Interpret with the courage of your convictions.


I did not expect to love the film Julie and Julia so much. But there’s something I love about a pudgy expat woman in her 40s sticking it to the publishing industry, French aristocracy, and TV culture.

Julie Child is famous for saying “cook with the courage of your convictions.” And although I have no idea if she actually said this, I like it.

And here’s why I thought of it. Just this week I started teaching an online course for 15 working interpreters from around Ohio. To start the course, I spoke with each participant on the phone to hear more about what moves them.

I loved hearing their stories of struggle and success. Interpreters who, despite being misunderstood by virtually everyone in the school system, have found bold, creative ways to empower mainstreamed deaf students against all odds.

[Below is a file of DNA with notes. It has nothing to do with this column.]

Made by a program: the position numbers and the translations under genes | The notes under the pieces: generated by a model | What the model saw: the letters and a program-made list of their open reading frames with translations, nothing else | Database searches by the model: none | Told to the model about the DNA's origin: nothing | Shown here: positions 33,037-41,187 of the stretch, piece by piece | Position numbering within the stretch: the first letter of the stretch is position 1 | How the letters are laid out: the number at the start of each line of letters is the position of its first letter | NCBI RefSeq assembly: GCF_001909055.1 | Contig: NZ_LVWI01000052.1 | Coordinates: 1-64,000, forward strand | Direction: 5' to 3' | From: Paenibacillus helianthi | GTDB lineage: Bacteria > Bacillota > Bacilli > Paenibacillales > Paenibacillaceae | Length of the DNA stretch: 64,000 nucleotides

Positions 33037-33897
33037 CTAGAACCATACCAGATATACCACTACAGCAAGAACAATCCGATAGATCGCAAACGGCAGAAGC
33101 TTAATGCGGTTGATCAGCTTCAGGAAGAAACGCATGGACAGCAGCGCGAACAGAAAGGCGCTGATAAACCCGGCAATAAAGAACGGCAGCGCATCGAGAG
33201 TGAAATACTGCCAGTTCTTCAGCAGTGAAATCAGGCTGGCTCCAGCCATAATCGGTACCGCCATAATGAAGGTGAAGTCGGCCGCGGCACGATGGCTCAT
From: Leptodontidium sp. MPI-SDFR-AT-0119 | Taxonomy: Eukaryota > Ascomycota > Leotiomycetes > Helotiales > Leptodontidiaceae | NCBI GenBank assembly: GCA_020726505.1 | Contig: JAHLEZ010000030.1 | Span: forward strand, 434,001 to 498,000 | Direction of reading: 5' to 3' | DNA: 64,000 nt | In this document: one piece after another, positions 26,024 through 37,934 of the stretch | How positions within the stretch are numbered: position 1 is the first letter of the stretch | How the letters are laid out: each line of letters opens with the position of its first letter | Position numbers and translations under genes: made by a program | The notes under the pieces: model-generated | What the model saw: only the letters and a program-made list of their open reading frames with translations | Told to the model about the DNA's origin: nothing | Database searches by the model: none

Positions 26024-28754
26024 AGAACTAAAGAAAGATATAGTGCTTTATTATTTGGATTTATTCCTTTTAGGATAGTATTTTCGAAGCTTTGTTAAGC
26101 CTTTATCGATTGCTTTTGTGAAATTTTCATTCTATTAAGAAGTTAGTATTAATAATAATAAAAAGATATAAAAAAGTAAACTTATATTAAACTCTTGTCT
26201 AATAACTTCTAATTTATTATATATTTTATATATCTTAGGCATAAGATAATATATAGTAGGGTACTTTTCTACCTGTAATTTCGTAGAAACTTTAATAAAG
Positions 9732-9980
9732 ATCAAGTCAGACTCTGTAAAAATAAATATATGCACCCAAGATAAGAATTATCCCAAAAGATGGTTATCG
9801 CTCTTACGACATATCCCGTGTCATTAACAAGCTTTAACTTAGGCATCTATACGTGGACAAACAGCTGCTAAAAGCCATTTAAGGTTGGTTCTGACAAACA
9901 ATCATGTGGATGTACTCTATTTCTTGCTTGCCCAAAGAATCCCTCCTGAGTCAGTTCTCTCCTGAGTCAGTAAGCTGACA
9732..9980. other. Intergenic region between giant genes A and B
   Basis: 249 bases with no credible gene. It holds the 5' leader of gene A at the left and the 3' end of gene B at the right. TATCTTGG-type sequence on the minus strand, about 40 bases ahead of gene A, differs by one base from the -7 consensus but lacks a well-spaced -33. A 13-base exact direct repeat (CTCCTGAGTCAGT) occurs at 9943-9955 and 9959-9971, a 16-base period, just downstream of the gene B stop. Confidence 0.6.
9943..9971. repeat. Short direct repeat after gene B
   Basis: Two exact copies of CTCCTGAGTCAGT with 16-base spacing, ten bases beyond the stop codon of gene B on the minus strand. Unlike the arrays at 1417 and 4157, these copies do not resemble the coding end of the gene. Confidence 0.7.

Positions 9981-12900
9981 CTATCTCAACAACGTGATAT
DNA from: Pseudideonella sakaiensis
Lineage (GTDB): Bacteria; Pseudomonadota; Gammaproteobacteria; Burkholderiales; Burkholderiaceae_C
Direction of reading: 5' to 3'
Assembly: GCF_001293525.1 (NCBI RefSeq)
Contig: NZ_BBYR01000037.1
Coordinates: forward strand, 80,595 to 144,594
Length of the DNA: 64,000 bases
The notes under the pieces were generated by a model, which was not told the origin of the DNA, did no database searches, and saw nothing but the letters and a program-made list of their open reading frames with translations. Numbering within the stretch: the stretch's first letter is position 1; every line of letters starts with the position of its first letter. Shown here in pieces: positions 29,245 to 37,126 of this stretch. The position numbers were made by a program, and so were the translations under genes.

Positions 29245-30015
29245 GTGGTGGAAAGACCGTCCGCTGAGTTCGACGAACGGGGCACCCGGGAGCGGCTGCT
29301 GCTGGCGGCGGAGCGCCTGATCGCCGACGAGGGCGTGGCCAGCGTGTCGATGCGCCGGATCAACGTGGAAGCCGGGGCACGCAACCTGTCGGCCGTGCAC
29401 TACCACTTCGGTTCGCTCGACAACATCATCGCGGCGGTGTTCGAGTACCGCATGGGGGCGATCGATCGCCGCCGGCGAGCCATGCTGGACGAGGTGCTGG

These interpreters don’t check their job description before caring for others. They don’t start by saying, “that’s not my job.” They don’t assume that someone else will solve these problems. They jump in. They find a way. They make things happen.

Despite the educational industry. Despite the interpreting aristocracy. Despite the culture that tells them to do the minimum work possible to collect a paycheck.

“Bravo!” Julie Child applauds you.


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